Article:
— Marine animals are likely to decrease 15%, and catches by fisheries in general are expected to decline 21% to 24%, by the end of century because of climate change.
“Climate change is already irreversible,” French climate scientist Valérie Masson-Delmotte, a report lead author, said at a news conference in Monaco, where the document was released. “Due to the heat uptake in the ocean, we can’t go back.”
But many of the worst-case projections in the report can still be avoided, depending on how the world handles the emissions of heat-trapping gases, the report’s authors said. The IPCC increased its projected end-of-century sea level rise in the worst-case scenario by nearly 4 inches (10 centimeters) from its 2013 projections because of the increased recent melting of ice sheets in Greenland and Antarctica.
The new report projects that, under the business-as-usual scenario for carbon emissions, seas by the end of the century will rise between 2 feet (61 centimeters) and 43 inches (110 centimeters), with a most likely rise of 33 inches (84 centimeters). This is slightly less than the traditional 1 meter (39 inches) that scientists often use. And sea level will rise two to three times as much over the centuries to come if warming continues, so the world is looking at a “future that certainly looks completely different than what we currently have,” said report co-author Hans-Otto Portner, a German climate scientist.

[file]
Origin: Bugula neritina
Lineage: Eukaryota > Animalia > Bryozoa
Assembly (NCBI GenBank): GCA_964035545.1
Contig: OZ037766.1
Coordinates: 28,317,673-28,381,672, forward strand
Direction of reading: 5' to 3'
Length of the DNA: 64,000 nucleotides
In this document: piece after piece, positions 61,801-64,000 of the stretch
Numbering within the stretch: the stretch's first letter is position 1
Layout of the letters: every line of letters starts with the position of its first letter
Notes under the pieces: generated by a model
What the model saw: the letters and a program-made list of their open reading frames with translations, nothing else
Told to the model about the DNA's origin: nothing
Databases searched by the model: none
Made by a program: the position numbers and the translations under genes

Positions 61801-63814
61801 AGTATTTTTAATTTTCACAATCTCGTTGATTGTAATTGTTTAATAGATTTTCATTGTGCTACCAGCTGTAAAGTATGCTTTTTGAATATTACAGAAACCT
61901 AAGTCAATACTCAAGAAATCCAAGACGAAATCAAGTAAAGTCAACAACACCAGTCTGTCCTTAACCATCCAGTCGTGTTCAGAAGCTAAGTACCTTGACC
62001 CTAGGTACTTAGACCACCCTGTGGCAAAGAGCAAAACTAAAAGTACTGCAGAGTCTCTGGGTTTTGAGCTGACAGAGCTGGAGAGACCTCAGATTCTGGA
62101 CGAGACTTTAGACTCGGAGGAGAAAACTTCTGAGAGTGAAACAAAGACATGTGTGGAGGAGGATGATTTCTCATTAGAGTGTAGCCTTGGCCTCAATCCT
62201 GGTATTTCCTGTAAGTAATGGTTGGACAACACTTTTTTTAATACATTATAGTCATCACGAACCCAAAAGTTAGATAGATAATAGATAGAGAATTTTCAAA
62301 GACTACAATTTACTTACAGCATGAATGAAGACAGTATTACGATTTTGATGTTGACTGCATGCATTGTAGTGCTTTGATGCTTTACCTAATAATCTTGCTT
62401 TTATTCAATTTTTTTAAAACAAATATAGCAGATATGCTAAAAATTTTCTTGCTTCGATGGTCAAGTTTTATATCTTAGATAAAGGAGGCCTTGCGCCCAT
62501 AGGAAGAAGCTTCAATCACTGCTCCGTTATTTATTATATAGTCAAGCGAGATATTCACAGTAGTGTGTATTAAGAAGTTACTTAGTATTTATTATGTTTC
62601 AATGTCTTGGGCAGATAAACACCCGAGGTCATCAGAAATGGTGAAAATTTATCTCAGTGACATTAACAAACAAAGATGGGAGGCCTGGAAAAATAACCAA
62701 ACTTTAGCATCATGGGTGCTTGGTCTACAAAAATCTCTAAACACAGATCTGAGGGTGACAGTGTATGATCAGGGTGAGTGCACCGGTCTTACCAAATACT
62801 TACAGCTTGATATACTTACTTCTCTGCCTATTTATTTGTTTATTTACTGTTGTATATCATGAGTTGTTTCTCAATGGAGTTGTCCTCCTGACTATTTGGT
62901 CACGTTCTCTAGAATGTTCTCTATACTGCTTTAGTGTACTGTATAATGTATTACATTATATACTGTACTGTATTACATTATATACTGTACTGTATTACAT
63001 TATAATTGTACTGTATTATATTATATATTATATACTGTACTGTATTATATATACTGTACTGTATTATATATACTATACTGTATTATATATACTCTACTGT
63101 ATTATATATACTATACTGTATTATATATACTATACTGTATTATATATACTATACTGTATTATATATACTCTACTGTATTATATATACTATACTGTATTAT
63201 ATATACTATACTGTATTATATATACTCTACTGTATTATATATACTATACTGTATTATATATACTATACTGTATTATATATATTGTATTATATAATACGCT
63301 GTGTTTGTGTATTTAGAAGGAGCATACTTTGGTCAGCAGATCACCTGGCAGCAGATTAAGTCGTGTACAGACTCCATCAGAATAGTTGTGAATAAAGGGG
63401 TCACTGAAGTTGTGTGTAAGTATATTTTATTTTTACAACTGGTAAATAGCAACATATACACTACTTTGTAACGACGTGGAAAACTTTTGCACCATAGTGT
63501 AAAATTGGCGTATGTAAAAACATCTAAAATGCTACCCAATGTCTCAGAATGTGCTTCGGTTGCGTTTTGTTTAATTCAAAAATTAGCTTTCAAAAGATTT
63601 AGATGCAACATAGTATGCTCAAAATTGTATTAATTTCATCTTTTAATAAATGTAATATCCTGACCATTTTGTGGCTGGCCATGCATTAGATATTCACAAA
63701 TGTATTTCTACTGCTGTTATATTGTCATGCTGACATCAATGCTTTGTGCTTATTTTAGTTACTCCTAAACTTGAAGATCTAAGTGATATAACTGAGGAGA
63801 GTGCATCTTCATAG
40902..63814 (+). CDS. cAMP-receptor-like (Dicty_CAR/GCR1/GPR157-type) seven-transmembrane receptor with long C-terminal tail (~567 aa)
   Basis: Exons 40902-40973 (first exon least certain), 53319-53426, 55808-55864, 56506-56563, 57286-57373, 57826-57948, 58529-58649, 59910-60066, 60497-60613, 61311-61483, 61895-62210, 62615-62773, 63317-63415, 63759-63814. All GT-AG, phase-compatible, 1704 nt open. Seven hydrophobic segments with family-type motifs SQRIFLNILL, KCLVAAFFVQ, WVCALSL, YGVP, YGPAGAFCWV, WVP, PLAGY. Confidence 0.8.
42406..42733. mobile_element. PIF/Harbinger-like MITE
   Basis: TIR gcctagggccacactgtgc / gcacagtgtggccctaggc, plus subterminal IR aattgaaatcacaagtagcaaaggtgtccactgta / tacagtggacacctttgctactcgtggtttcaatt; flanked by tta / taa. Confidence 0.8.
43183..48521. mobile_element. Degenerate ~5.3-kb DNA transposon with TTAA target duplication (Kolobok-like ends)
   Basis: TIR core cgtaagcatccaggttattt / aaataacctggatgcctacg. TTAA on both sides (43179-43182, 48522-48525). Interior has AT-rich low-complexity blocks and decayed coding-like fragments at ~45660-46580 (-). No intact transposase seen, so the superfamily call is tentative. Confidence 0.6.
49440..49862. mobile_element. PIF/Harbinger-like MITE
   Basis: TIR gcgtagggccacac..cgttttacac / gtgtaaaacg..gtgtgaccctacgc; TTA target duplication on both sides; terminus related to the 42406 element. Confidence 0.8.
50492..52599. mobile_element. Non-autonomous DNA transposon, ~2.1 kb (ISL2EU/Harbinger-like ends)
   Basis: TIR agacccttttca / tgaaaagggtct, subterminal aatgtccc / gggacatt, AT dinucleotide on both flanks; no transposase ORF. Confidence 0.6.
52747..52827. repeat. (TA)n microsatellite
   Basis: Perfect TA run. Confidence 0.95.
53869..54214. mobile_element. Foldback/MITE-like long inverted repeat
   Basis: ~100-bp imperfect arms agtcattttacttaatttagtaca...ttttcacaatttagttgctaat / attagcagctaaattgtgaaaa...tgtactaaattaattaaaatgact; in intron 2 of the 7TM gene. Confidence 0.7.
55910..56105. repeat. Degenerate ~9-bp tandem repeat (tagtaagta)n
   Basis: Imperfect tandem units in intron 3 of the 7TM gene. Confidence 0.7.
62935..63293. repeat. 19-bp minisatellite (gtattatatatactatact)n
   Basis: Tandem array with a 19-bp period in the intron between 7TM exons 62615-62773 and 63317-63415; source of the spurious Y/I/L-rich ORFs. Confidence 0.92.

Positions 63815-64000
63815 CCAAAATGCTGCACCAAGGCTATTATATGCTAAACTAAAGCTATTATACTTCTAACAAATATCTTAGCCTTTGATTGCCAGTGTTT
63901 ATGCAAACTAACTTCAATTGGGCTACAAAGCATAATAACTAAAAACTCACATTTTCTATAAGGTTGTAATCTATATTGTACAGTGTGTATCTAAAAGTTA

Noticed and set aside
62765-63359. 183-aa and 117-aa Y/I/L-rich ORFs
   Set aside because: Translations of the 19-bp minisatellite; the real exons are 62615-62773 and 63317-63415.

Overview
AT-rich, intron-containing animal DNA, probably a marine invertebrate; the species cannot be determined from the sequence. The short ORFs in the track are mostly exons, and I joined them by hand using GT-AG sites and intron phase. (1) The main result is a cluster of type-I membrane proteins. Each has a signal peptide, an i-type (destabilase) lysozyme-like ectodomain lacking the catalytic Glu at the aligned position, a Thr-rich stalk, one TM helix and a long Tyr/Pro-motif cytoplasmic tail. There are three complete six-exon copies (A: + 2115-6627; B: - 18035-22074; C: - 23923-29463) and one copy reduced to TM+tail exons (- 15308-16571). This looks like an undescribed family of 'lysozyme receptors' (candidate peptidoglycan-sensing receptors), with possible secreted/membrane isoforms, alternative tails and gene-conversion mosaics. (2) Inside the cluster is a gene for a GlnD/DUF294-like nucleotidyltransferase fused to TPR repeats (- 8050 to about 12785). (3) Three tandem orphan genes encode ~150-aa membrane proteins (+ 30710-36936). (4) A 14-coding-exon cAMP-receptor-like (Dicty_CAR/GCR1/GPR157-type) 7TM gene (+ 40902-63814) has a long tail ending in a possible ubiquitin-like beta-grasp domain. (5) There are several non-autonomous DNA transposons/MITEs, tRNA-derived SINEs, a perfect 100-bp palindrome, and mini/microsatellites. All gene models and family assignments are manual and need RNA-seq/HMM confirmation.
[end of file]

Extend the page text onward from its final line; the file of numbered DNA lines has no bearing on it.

The Nobel Prize-winning IPCC requires that its reports be unanimously approved. Because of that its reports tend to show less sea level rise and smaller harm than other scientific studies, outside experts said.
“Like many of the past reports, this one is conservative in the projections, especially in how much ice can be lost in Greenland and Antarctica,” said NASA oceanographer Josh Willis, who studies Greenland ice melt and wasn’t part of the report. Willis said people should be prepared for a rise in sea levels to be twice these IPCC projections. The world’s warm water coral reefs will go extinct in some places and be dramatically different in others, the report said.
“We are already seeing the demise of the warm water coral reefs,” Portner said. “That is one of the strongest warning signals that we have available.” Outside scientists praised the work but were disturbed by it.
“It is alarming to read such a thorough cataloging of all of the serious changes in the planet that we’re driving,” said Texas A&M University climate scientist Andrew Dessler. “What’s particularly disturbing as a scientist is that virtually all of these changes were predicted years or decades ago.” The report’s authors emphasized that it doesn’t doom Earth to this gloomy future. “We indicate we have a choice. Whether we go into a grim future depends on the decisions that are being made,” Portner said.
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Economic & Social Council at United Nations